LONDON – When David Oyelowo was nominated for Best Actor at the Critic’s Choice Awards in 2015, he found he had another reason to celebrate. The ceremony was to be held on 15 January: the birthday of Martin Luther King Jr, the man he’d played in Selma to such great acclaim.
DAVID OYELOWO AT THE 2015 CRITIC'S CHOICE AWARDS
King’s message of compassion, equality and justice remains as relevant today as it was in the south of the fifties and sixties. And Oyelowo was keen to make the most of the coincidence. With Huntsman he came up with the idea of using his clothes as a talking point.
From the outside, Oyelowo’s suit for the ceremony is sombre and elegant. Inside, it is exquisite. Cream silk stitches curl through the black silk lining, as though the needle has been dipped in ink.
Read them, and you’ll discover the words of Martin Luther King’s favourite song Take My Hand, Precious Lord. Inspired by Psalm 139, the gospel classic was written by the Reverend Thomas A Dorsey in 1932 and has long been dear to congregations throughout the United States. As the civil rights movement gained strength, Martin Luther King asked that it be sung at gatherings, understanding that its words offered hope and encouragement in the face of violence and discrimination.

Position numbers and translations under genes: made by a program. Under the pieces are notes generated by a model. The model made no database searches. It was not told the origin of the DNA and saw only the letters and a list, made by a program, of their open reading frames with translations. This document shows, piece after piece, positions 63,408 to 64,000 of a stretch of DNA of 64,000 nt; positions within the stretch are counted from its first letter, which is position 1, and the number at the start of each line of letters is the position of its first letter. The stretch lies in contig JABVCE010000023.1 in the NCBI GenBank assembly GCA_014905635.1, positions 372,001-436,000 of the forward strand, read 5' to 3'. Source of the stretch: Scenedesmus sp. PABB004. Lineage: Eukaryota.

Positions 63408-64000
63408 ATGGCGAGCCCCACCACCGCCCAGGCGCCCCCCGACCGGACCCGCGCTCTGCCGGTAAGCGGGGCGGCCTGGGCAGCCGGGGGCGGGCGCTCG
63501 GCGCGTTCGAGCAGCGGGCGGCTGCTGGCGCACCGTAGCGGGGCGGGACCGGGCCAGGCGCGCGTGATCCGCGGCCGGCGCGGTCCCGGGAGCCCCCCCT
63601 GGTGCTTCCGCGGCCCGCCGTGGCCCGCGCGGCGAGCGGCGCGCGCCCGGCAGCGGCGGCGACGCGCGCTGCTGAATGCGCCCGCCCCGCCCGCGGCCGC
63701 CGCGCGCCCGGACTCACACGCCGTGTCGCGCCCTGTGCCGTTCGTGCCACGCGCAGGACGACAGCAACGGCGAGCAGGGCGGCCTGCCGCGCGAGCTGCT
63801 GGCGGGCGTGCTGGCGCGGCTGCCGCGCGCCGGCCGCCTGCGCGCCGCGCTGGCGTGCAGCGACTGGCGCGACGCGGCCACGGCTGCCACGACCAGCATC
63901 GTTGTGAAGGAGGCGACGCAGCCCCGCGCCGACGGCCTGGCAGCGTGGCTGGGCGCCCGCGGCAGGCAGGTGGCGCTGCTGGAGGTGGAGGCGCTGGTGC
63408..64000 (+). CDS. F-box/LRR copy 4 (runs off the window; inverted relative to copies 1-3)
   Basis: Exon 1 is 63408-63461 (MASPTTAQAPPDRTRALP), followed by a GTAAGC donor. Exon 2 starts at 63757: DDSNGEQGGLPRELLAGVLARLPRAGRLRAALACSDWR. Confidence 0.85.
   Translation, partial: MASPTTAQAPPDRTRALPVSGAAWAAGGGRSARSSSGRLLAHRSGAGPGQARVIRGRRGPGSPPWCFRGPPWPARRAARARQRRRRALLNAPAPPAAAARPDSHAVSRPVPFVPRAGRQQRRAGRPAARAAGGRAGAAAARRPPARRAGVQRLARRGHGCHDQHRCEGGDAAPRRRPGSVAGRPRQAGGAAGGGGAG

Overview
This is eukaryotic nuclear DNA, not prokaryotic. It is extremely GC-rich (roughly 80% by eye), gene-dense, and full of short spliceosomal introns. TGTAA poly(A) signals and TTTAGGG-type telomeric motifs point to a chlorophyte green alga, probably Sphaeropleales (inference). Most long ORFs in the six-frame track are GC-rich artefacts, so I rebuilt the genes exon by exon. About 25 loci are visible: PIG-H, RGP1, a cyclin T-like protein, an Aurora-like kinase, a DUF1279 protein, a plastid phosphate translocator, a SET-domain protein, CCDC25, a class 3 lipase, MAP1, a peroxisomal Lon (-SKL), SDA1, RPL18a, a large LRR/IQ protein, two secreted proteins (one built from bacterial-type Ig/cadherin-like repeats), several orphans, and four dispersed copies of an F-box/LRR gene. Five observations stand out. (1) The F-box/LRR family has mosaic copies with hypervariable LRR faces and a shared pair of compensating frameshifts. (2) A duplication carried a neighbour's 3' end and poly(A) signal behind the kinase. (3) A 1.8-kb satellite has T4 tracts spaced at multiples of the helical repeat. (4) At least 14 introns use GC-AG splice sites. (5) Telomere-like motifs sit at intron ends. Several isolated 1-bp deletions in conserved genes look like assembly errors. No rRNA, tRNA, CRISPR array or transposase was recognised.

When the darkness appears and the night draws near
And the day is past and gone,
At the river I stand,
Guide my feet, hold my hand
The hymn was most notably interpreted by the Queen of Gospel, Mahalia Jackson. And it fell to her to sing it once again at King’s funeral, on 9 April 1968. Selma pays tribute to that friendship and the significance of the song in one of its many powerful scenes.
THE JACKET WORN BY DAVID OYELOWO AT THE 2015 CRITIC'S CHOICE AWARDS
Getting the jacket ready in time meant working quickly. Tied to a busy schedule, Oyelowo could only commit to one fitting, leaving just over a month for the suit to be made. “That was a feat in itself,” says Carol Pierce, Huntsman general manager. “We looked at the words of the song and worked out how they could be positioned in the jacket. We wanted to vary the letter size so it looked like a real piece of craft, then we had to get the scale right, so that the seams would allow the embroidery to flow.”
On top of the 80 hours that went into making the suit, Huntsman’s embroiderer added another 20, painstakingly forming each letter from hundreds of tiny stitches. “It just shows what you can do,” says Carol, “but I wouldn’t want to have that every week!”
It was worth it. When David Oyelowo opened his jacket on the red carpet, photographs were seen around the world. He may not have walked away with the Best Actor award, but he took something else with him instead: the knowledge that he’d reminded a far wider audience of what the movie Selma was all about.
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